story by Robin Beaudoin | photos courtesy of Matthew Bowlin
Matthew Bowlin, 47, a father and Orff music specialist with Shelby County Schools, finds solace and joy in teaching music to children, and in choral exploits with his group, Memphis Camerata. These have marked a renewal in his life, in recovery from an abusive family, and unfathomable trials growing up gay in rural Kentucky.
Bowlin’s mother expected he would be a girl (according to his heart rate in utero, and some old wives’ traditions), and made him feel like a black sheep as middle child. Singing in church choir was his only respite from reminders of how he didn’t fit in. As a teenager, his girlfriend became pregnant, and he married her, under pressure to ‘do the right thing.’ She soon abandoned him and their son, Aaron, now 28. His mother forged signatures and fraudulently took custody of the child. Bowlin set a goal to complete college and come get his son.
The custody battle caused a rift in his family. The first time his father got sick, it was their first court date over Aaron. When Bowlin served at Calvary Episcopal in downtown Memphis, Lambda legal stepped in and defended him on grounds of discrimination. Christmas Day, his mother emailed him to tell him that Aaron was not his son, to stop his fight for custody.
Judge Donna Fields had his case on the docket to take his mother’s custody battle off the table. The judge not only gave Bowlin custody but stripped the disrespectful grandmother of her rights. Now, his two sons, Aaron and Seth, have given him two grandsons as well.
Matthew now serves as section leader at St. John’s United Methodist Church, K-12 music teacher, and leader of Memphis Camerata.
At the age of 13, he won a singing competition in Casey, Kentucky, performing Just-a- Swingin, winning a dinner out for his family. That success gave him strength, and music became his outlet. Enter Memphis Camerata.
A gay men’s chorus is expected to be a full-time show choir, so he doesn’t call his group a gay choir. “We rehearsed at St. Peter Catholic downtown, because they allowed us to use their space. We adopted the name Adams Avenue Camerata. Women also Before his father died, a year ago, the Adams Avenue Camerata. Women also desired an ensemble, and they merged, becoming Memphis Camerata.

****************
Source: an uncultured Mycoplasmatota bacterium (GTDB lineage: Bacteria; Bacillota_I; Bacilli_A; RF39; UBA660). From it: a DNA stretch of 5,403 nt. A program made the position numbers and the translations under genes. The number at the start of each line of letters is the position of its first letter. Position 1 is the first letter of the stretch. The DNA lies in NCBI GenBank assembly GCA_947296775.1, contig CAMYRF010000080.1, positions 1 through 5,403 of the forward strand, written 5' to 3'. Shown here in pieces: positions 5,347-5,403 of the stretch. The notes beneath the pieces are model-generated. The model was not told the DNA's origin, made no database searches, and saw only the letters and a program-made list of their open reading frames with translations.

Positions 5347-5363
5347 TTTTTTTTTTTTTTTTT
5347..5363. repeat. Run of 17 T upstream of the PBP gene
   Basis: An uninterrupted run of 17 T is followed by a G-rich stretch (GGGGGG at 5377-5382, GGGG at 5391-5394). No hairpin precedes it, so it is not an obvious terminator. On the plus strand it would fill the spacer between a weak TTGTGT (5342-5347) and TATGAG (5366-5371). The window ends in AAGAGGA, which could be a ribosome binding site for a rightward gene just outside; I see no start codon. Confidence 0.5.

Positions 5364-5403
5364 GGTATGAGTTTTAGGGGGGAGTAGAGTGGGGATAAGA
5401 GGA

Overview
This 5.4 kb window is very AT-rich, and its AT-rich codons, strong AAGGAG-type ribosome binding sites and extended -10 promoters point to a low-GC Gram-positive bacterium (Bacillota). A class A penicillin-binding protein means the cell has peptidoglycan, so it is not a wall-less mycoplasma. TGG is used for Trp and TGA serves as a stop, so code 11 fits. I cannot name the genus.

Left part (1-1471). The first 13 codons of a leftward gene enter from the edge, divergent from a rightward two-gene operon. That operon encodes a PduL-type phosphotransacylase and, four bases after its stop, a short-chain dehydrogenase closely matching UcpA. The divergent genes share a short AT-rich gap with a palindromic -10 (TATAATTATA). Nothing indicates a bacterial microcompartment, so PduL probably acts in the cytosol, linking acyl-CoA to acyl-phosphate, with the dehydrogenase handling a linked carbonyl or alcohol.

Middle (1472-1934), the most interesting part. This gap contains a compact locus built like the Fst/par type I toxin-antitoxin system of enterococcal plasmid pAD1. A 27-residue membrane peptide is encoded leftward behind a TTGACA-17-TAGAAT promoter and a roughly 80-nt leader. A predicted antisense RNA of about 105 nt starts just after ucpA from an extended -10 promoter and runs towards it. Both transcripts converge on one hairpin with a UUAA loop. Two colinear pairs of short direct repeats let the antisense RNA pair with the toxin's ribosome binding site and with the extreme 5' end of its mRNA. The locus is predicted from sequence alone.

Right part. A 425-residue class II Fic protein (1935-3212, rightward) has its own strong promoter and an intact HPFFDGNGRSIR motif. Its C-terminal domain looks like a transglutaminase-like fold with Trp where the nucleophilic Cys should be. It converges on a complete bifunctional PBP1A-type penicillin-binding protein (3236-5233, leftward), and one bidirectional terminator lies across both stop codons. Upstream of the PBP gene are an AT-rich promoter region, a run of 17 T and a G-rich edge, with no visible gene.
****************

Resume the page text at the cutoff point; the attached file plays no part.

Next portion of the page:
Every year they sing at the sunrise service at Memorial Park Cemetery for Easter. This Christmas they performed Benjamin Britton’s A Ceremony of Carols. Bowlin’s father was a tenor in church choir, and Matthew used to sing a song his father taught to him I Want To Stroll Over Heaven With You.
Before his father died, a year ago, the Adams Avenue men’s ensemble went in the hospital room and sang his favorite Christmas carols. He spent three weeks of his father’s final days caring for him, reconciling their relationship, and unraveling terrible lies told by an abusive mother. His father, moved, said, “I love you son, don’t forget me.”
Healing that relationship, founded in music, taught Bowlin how important a tool music is. He is currently teaching his students an a capella piece accompanied by cups (think Becca’s audition in the movie Pitch Perfect), including the Orff concepts of movement and rhythm. “I’m very passionate about these children singing. I could teach any kid – I just love to sing. It’s a very powerful tool. It’s a passion for caring for other people.”
Upcoming Memphis Camerata performances include an Easter sunrise service at Memorial Park on April 1, and their spring concert (now recruiting singers) on April 27 at St. Marys’ Episcopal Cathedral. Visit memphiscamerata.org to join, find upcoming events, or book the chorus.
“It is our goal to educate the community in Choral music. When we do a concert, we talk about the pieces that we do, and we’re interested in keeping choral music alive,” notes Bowlin. “I just want to spread positivity, caring, and make people laugh.”